Area, angle and shape of the blades

The amount of water in the blades depends on the amount of water you will push on each shot. Stronger people and rowers with sporty inclinations prefer large blades. They are generally more efficient because they allow you to move faster at the same rate of rowing. In long transitions, as well as for physically weaker rowers, generally medium and small size blades are recommended.

The shape of the blades is related to how they swirl the water. The shape depends on whether the paddle will enter the water effectively, whether it will go easily and without “removing” water and whether it will stand steadily or play in the water while weighing. The latter occurs, for example, most often in cheap or doubtful origin oars. If the blade has the appropriate asymmetry for the corresponding rowing style (high or low), it will push up the same amount of water with its upper and lower parts, ie. you will not have to hold the handle to hold the blade vertically in the water. And if there is a properly calculated dehydration form so as to “chase” part of the water and not create a destabilizing paddle sweeper, you will be able to rake correctly by simply pulling the paddle with your fingers without squeezing it.

The paddles of most oars are rotatable at 60 degrees one by one. This is done so that when one blade is immersed in the water, the other has almost zero area provided to the wind if it blows counter. Otherwise, rowing is difficult, and a strong wind can even tear off the bucket from your hands. We have paddles where the angle can be adjusted according to your preference and wind.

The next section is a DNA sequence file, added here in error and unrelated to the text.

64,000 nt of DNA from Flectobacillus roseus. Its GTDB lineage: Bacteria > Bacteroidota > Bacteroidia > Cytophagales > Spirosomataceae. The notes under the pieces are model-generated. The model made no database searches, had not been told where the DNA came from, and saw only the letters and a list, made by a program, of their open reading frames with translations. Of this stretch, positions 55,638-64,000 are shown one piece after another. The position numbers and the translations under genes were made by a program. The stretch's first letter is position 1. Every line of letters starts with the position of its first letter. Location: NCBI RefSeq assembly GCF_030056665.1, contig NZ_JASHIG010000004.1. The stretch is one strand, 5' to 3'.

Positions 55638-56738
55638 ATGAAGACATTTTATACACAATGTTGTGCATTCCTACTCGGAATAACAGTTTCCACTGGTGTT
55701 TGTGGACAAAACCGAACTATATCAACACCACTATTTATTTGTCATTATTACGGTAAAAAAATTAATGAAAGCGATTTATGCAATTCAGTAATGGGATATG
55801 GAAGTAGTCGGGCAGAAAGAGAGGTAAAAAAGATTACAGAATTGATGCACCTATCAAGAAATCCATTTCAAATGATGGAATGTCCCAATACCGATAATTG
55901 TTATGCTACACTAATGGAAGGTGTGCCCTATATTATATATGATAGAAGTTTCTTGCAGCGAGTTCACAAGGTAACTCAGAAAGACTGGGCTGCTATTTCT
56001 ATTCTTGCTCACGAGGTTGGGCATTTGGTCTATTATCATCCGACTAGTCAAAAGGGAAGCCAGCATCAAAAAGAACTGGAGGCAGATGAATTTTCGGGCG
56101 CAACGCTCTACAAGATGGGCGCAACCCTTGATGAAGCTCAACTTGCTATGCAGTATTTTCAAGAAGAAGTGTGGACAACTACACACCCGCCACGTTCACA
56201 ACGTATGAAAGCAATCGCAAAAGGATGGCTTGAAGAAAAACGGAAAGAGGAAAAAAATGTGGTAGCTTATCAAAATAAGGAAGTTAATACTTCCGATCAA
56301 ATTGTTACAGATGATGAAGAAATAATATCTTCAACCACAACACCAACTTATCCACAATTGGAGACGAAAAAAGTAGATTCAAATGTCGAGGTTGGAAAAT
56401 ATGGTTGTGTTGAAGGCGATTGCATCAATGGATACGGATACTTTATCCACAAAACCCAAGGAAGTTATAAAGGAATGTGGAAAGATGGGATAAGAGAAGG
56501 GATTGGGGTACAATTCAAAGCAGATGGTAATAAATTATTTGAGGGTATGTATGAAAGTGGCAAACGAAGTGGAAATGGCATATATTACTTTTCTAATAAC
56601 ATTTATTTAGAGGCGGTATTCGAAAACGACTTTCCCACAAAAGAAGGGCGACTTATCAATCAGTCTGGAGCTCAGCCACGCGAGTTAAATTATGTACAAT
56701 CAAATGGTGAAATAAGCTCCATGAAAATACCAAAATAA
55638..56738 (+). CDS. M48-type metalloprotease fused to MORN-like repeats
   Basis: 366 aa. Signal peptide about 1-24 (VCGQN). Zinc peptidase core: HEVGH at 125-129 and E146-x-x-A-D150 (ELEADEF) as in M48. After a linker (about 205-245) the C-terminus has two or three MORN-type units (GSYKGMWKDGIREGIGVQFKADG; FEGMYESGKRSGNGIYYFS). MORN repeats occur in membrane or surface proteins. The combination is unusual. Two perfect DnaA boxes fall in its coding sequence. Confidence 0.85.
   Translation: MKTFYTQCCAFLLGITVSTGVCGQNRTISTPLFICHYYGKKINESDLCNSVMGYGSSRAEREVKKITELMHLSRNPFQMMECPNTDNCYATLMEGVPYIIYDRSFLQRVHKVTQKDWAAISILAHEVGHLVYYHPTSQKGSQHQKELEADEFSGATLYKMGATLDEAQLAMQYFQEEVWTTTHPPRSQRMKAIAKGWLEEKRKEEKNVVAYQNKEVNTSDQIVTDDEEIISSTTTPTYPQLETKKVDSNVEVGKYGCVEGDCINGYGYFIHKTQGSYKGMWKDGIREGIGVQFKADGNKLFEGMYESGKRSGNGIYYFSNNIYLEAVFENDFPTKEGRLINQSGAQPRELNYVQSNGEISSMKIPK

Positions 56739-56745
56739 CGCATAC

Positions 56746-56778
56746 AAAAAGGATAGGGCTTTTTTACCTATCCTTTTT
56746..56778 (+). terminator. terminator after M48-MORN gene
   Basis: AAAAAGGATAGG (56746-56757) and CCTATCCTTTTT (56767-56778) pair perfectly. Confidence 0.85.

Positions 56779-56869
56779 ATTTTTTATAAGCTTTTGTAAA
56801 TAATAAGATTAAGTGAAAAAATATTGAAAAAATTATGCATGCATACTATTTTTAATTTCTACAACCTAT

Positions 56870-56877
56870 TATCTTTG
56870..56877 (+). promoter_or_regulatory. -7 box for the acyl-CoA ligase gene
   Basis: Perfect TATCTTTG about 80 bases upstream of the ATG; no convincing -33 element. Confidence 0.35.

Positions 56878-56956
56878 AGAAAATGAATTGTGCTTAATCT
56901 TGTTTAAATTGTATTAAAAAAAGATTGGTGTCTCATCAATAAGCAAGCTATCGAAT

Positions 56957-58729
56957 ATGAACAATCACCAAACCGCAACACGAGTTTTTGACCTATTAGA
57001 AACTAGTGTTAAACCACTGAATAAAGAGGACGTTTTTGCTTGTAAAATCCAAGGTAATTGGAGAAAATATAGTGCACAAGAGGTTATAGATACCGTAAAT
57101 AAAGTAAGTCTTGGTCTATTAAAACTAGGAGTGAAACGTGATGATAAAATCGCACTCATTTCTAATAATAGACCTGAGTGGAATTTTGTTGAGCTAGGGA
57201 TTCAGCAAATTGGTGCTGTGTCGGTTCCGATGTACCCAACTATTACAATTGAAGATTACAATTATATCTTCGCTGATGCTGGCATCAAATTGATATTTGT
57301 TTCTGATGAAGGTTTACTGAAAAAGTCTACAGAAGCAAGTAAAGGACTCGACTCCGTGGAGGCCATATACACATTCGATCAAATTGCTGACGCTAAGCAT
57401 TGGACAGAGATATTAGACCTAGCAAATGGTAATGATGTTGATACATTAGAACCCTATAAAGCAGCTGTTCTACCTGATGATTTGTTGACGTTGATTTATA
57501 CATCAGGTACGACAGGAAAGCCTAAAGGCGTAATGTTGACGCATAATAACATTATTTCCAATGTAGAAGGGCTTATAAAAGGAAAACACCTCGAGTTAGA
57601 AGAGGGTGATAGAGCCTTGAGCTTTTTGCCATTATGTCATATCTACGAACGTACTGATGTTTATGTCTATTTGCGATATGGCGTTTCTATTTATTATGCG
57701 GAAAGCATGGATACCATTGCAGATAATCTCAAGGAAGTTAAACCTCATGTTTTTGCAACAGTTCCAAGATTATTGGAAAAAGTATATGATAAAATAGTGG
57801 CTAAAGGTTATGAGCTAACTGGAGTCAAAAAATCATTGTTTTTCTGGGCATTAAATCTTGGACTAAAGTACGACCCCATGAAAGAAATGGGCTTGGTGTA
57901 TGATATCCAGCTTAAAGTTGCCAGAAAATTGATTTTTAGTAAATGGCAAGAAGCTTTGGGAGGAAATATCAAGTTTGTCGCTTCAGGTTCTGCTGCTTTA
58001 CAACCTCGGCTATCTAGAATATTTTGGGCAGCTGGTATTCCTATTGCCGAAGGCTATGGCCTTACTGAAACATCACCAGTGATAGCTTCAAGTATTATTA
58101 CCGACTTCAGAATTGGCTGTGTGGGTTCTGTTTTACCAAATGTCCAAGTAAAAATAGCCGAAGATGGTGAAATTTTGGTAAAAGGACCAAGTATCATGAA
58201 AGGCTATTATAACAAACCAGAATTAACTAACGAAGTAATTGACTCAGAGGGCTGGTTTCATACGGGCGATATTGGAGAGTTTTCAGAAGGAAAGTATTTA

Asymmetry Dehydrated form Angle of the blades
Asymmetry Dehydrated form Angle of the blades

Form and execution of the handle

There are two types of handle shapes: the traditional straight handle and a bent shaft. The curved handle has entered the market a few years ago and is gaining more and more popularity. The idea is as follows: when you put the paddle into the water, you stretch your hand forward to the kayak’s nose. If all of your fingers hold the handle tightly at this point, you have to bend the wrist to the torso. This results in damage to the wrist. The curved handle lets you keep all your fingers on the bucket without bending your wrist. Therefore, it is suitable for both advanced and absolute beginners who have nowhere and from who to learn the correct technique of rowing with a right paddle.

The handle may be one piece or be divisible. The second is preferable if you take the paddle as a spare paddle on the kayak deck or if you change the angle of the blades, depending on the wind, if a rake is used by different people or if you have a prefabricated / folding/inflatable kayak and transport the oar in the boot.

Row with straight handle Crawler with bent handle
Row with straight handle Row with straight handle

 In conclusion:

The rake is more important than the kayak. It drives and drives your kayak. An incorrectly selected paddle and the wrong rowing technique can cause damage to the wrist or shoulder. In other words, I do not believe that anyone would feel comfortable in the most luxurious car if its wheel is square, right?